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Dollarization Dilemma: Cuba, Venezuela Turn To The Greenback To Get Out Of The Red

Desmond Boylan
The U.S. dollar displayed with Cuban pesos and other currencies outside a shop in Havana.

As the holiday shopping season gets into full swing, is something capitalist happening in the socialist countries of Latin America? We're talking about the sudden dollarization of Cuba and Venezuela.

It’s no secret that communist Cuba’s threadbare economy is in deep crisis today. And it needs a lot more hard currency than it’s got coming in under its present currency regime. So Cuba recently re-opened the door to the U.S. dollar. More state-run businesses now take only the dollar as payment.

A big reason Cuba is having to do this is that its chief economic ally, Venezuela, is suffering the worst financial collapse in the world today. Not coincidentally, Venezuela’s socialist regime is dollarizing too. It’s estimated more than half the country’s transactions in October were in dollars. It's a tacit recognition by President Nicolás Maduro that Venezuela’s currency, the bolívar, is now worthless, thanks to years of his ruling socialist party's mismanagement.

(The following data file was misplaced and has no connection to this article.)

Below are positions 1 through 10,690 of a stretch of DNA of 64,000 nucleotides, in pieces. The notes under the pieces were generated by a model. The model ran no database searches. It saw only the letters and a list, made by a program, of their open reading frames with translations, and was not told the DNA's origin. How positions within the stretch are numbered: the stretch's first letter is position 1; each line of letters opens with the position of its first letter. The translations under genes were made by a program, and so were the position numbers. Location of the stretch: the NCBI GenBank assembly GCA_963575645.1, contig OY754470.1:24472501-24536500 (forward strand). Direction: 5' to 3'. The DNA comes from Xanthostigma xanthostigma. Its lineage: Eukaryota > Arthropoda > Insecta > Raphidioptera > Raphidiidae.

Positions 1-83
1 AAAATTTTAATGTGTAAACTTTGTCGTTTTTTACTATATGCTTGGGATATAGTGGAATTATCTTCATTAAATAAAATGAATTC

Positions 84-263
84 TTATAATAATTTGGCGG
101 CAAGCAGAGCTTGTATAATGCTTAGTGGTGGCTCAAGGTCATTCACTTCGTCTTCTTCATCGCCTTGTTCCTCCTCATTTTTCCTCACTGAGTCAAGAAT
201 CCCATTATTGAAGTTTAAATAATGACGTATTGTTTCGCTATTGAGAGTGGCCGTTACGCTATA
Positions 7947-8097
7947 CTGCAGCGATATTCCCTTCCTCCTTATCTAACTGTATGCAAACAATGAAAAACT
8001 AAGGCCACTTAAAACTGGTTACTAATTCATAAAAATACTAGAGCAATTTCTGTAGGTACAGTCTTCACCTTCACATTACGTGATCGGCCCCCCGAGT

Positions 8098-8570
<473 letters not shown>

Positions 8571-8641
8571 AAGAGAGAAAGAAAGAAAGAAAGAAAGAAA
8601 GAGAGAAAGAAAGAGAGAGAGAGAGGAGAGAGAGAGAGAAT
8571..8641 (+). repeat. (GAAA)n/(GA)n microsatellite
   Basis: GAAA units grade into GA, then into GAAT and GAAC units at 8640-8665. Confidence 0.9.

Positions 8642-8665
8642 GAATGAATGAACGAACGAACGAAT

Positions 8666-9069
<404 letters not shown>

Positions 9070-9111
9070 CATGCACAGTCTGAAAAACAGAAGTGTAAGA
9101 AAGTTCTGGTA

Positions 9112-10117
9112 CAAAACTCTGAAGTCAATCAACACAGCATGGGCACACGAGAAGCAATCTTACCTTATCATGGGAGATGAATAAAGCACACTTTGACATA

So are Cuba and Venezuela bowing to U.S. capitalism? Hardly. If anything, this is about those governments desperately trying to ensure their socialist systems survive. But economists warn that in Cuba’s case, dollar dependence could backfire by weakening its national currency too severely.

Three other Latin American economies – Ecuador, Panama and El Salvador – are fully dollarized.

Tim Padgett is the Americas editor for Miami NPR affiliate WLRN, covering Latin America, the Caribbean and their key relationship with South Florida.